Fall 2015, Volume 19

From the Poetry Editor

One of the excitements about being an editor is the ability to work with writers you really admire, sometimes with writers you’ve admired for quite a while. A few years back I heard a Poetry podcast that included a conversation with Reginald Dwayne Betts. At the time he had published one volume of poems and a memoir, both revolving around his experience as a juvenile in the prison system. He’s now finishing his law degree from Yale and has just come out with a new book of poems called Bastards of the Reagan Era. At the time, I was taken with his perspective on poetry, on language, on life, and when I heard about his new book I sent him a line to see if we could feature it. A few emails later, and here we have two poems from the book, a review, and an interview.

Heidi Lynn Staples’ first book, Guess Can Gallop, was one of the first books I ever reviewed, and I’m happy to say that I was able to swindle three of her signature poems with their boldly playful style for this issue, which also features dazzling new poems by Doug Anderson, Daniel Aristi, Christopher Buckley, Diana Decker, Cathy Guo, Philip Nast, Stan Sanvel Rubin, and James Valvis, paired with fiction by Matt Basiliere, John Brantingham, Susan Chamberlain, Casandra Hernandez Rios, David Long, Matt McGowan, and Robin Uriel Russin. To top it off, we’ve got a killer gallery of art by Jeremy Freedman as well as two non-fiction pieces by M.M. Adjarian and Tanya Frank, all of which struck me with their combinations of sound and narrative, surprise and fulfillment, the spark of a phrase and the sweep of the whole.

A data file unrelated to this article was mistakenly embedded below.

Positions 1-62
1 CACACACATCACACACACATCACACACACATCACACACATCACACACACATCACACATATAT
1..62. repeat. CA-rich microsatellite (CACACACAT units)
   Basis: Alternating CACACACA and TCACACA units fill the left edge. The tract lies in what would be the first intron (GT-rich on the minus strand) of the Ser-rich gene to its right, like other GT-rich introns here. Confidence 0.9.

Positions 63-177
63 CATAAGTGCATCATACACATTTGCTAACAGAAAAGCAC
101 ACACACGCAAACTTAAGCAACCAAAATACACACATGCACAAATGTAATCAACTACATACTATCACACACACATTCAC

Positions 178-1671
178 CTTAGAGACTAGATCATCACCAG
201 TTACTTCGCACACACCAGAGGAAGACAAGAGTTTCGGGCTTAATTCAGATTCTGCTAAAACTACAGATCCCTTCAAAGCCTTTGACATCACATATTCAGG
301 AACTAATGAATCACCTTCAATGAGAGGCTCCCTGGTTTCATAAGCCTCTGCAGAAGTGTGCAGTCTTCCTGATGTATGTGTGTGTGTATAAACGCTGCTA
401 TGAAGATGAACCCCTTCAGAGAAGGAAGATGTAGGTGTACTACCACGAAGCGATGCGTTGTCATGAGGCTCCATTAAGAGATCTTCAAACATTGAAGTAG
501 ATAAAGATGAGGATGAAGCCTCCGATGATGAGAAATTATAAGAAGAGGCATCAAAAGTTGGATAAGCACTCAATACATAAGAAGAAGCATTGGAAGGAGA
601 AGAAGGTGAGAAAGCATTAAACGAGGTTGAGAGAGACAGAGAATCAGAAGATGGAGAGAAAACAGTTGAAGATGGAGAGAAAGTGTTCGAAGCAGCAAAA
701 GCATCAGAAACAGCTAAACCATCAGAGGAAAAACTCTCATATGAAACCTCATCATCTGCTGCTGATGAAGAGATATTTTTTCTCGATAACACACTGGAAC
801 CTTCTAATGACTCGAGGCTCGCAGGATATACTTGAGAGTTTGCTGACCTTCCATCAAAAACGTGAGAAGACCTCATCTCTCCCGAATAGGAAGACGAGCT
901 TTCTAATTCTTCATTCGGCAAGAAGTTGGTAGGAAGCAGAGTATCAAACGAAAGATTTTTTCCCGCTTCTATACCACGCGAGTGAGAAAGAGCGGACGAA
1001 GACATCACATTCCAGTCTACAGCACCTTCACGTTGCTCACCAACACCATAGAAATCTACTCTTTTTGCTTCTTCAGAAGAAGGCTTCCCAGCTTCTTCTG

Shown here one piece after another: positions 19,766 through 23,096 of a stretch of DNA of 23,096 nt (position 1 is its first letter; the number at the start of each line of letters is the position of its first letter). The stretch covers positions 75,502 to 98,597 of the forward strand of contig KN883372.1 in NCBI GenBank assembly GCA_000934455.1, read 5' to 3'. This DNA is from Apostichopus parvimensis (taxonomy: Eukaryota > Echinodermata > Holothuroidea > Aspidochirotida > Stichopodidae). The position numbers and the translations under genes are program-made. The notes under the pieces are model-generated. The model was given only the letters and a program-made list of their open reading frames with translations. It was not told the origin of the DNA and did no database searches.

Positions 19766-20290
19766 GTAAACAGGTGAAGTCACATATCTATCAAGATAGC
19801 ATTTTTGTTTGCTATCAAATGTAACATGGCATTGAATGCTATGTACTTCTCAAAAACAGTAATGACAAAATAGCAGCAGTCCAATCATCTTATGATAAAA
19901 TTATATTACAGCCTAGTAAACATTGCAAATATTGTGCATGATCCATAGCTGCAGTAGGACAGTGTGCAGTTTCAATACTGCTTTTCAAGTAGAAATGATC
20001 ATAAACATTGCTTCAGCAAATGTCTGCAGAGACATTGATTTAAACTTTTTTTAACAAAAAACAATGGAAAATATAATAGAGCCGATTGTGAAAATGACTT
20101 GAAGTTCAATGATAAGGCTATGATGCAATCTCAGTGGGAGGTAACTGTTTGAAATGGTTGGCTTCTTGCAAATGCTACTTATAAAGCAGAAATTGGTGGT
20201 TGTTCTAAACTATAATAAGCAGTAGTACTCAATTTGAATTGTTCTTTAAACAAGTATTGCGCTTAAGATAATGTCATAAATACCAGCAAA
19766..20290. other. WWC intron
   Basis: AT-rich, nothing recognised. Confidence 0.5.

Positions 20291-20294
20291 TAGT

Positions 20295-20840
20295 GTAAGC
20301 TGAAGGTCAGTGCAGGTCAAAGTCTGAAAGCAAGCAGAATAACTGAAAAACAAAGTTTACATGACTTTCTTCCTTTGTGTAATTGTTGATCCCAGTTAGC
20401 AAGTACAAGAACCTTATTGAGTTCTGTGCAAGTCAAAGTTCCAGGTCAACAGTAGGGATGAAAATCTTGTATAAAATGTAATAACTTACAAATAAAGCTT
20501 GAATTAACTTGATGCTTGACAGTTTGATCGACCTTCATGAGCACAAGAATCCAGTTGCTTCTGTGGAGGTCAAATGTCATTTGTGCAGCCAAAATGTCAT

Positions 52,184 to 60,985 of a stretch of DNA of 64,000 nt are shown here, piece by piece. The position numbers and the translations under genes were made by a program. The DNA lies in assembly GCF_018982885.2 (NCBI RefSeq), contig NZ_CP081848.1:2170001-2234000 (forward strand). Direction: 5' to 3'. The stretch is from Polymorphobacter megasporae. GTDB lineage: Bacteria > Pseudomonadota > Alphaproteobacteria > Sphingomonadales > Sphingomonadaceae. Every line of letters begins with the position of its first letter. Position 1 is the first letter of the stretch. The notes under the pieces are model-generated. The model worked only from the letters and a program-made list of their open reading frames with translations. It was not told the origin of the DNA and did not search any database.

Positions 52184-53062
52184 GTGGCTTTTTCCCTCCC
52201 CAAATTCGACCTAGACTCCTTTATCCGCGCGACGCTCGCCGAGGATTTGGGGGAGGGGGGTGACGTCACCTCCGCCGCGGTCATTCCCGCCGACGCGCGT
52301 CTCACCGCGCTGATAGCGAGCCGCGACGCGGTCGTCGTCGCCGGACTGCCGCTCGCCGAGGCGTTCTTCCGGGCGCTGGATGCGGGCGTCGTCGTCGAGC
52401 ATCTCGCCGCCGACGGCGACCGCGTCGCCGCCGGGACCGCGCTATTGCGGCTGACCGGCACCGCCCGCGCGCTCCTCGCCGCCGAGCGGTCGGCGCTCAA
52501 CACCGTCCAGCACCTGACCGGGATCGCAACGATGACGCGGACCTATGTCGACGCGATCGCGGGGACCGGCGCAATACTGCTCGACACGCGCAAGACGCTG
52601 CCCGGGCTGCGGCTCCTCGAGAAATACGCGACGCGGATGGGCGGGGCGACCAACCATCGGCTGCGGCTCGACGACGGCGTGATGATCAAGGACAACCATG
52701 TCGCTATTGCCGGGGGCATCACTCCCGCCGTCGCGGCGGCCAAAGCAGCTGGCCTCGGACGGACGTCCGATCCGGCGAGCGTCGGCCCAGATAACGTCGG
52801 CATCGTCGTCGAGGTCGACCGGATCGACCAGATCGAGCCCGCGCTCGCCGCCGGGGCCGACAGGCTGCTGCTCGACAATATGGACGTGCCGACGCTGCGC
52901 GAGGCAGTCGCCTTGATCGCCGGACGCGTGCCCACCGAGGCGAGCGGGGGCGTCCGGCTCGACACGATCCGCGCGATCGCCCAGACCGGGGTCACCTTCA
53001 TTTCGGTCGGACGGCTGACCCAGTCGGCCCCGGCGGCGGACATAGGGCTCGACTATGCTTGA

I often hear poets talk about community, about how the writing process is a lonely one, but also about how poets are a tribe in a way that sustains each member. I’m always in awe of the diversity of work available at a click in fantastic journals, and also constantly reminded that there should be poems out there that don’t strike me, that don’t leave me haunted, because the recipe for greatness differs for every reader, and if I’m blown away by all the poems in a journal, then someone else isn’t. This is all to say that I found myself having to pass on many good poems for this issue, and I’m full of appreciation and hope that I’ll see those poems appearing in other journals finding the right readers at the right moments.

No editorial would be complete without conveying my heartfelt thanks to our web guru, Rochelle Cocco, our art curator, Jack Miller, and our Saintly Supervisor, Bonnie Bolling. It’s truly a team effort to make this thing tick, and I can’t say enough about how great it is to work with great people. 


                                                                                     — Bill Neumire